Friday, April 18, 2014

P: Perception

As I've been teaching Mary Shelley's Frankenstein, our class discussions have often centered around the question: "What makes a monster?" At one point in the unit I asked students to identify their personal monsters. A Native American student replied, "White people." 

My student's response represents a common perception among Native American students. They have reasons--very legitimate ones--for their perceptions. 

What shapes perception? That's a question I ponder often. Take a look at the image below. What do you see? 
Depending on your perception, you will see either a vase or the profiles of two people facing one another. Change your viewpoint--literally--just a little, and what you see will change. 

In Frankenstein the creature's perception evolves, and as his perception changes, so do the perceptions of my students. At first, the creature just wants his creator, Victor Frankenstein, to accept him. Then he seeks companionship and a family, but only the blind cottager accepts him--at first. In Frankenstein blindness functions as a corrective to warped social perception, which Mary Shelley represents in the cottager's reaction to the creature. The creature shares his desires:

Once I falsely hoped to meet the beings who, pardoning my outward form, would love me for the excellent qualities which I was capable of unfolding.

Realizing he'll never have a "beautiful" companion, the creature (He has no name and is often characterized as species.) asks Frankenstein to make him a mate like himself, as he perceives this is the only way he'll be accepted. The creature learns early that society's perception defines his fate, his destiny.

Hateful day when I received life!' I exclaimed in agony. 'Accursed creator! Why did you form a monster so hideous that even you turned from me in disgust? God, in pity, made man beautiful and alluring, after his own image; but my form is a filthy type of yours, more horrid even from the very resemblance. Satan had his companions, fellow-devils, to admire and encourage him; but I am solitary and abhorred.'

I am alone and miserable. Only someone as ugly as I am could love me.

Through our discussions, which often take the Open Mic format, students begin to perceive the relevance of Mary Shelley's classic to their lives. We talk about feeling like we're alone. We discuss the desire for a friend, a companion. I ask rhetorical questions: Have you ever felt rejected by a parent? Who in our school society is admired? Who is abhorred?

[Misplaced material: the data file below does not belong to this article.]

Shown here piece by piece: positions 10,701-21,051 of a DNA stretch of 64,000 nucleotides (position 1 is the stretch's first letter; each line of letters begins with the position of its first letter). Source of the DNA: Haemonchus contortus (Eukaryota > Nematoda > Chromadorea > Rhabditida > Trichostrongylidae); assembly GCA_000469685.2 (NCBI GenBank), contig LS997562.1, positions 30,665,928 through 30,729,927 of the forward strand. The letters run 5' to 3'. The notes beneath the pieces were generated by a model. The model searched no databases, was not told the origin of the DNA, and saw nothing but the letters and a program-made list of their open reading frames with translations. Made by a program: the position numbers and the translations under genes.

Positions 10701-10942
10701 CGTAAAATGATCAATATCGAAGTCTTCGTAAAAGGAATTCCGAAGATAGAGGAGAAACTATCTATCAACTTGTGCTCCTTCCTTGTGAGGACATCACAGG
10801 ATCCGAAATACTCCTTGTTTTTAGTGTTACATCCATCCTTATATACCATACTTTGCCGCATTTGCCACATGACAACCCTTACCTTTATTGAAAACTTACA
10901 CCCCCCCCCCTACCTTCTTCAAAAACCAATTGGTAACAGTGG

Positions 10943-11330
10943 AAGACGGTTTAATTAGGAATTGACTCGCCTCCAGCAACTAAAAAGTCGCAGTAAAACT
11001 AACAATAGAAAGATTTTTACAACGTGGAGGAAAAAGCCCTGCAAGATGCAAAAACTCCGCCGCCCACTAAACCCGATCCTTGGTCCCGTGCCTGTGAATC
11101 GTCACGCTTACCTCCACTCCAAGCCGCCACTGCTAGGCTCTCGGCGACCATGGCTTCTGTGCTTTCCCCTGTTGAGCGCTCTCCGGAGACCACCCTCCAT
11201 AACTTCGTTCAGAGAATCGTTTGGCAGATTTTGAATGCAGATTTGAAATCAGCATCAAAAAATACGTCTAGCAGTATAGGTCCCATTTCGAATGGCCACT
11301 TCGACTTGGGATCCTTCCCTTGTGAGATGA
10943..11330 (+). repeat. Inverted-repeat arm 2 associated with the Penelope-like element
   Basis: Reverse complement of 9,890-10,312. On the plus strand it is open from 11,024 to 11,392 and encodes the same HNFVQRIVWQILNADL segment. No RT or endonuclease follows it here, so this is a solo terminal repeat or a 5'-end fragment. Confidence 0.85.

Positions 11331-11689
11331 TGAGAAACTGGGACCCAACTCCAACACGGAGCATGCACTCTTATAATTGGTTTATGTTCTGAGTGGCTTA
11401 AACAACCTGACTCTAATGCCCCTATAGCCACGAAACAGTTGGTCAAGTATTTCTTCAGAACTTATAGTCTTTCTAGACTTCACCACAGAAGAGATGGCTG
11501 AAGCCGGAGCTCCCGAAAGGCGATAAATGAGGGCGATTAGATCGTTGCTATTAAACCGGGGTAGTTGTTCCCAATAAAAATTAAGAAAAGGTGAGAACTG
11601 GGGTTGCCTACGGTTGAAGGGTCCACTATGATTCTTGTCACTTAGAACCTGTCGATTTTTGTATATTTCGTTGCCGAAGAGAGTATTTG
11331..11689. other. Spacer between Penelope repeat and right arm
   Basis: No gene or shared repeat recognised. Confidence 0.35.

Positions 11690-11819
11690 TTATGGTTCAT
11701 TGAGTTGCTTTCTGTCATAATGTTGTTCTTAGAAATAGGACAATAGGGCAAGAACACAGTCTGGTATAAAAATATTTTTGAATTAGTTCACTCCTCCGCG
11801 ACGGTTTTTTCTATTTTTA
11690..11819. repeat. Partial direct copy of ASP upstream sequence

Students understand the social structure and their perceived place in it. They often enter a class assuming teachers have knowledge of the social order we may not possess, and they sometimes construct a self-fulfilling prophecy based on their perceptions. 

The psychologist Jacques Lacon's mirror stage offers insight into why literature speaks to identity formation. Lacan proposes that passing through the mirror stage leads to identity formation. Thus, the mirror tells us who we are by showing us how we are perceived. That is, ego depends on the external. Knowing this helps me understand my Native American student's response to my question about monsters. 

When students experience themselves or social structures in works of literature, they begin understanding how perception shapes both self and social identity. Lacon explains that the baby's first image of himself in the mirror is vital to identity (ego) formation because afterwards the person's identity is shaped from social perceptions, social constructs. That is, language acquisition and social interaction constructs images of the self as other.

Frankenstein's creature only has social constructs of himself on which to form his identity. He literally becomes what society perceives he is, and that perception ultimately shapes his self-perception. 

Really, we often see only what we're told to perceive, as the "Awareness Test" illustrates: 

"All that we see or seem is but a dream within a dream."--Edgar Allan Poe








3 comments:

  1. Perception is an amazing thing. It can help create, it can destroy. One of the things that I greatly appreciate from my advanced studies at Northland College (Ashland, WI) is that they teach how to look at topics form many angles to gain a new perception of situations and the solutions, if there needs to be. Northland has a long history of educating those that were not perceived to need it. From the very beginning of the school (late 1800s) it was co-ed as well as inclusive of the local native population, without removing the ritual and customs of the native tribes from the people. It is an amazing thing when you look back at the educational system of the USA.

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    1. I'll definitely look Northland up and share w/ my students. I try to teach students to look at multiple sides of issues. They have difficulty understanding that their own positions are stronger when they do acknowledge the other positions.

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  2. Totally missed the bear, LOL!

    Happy A-to-Z'ing! ~ Susan at Haiku Corner.

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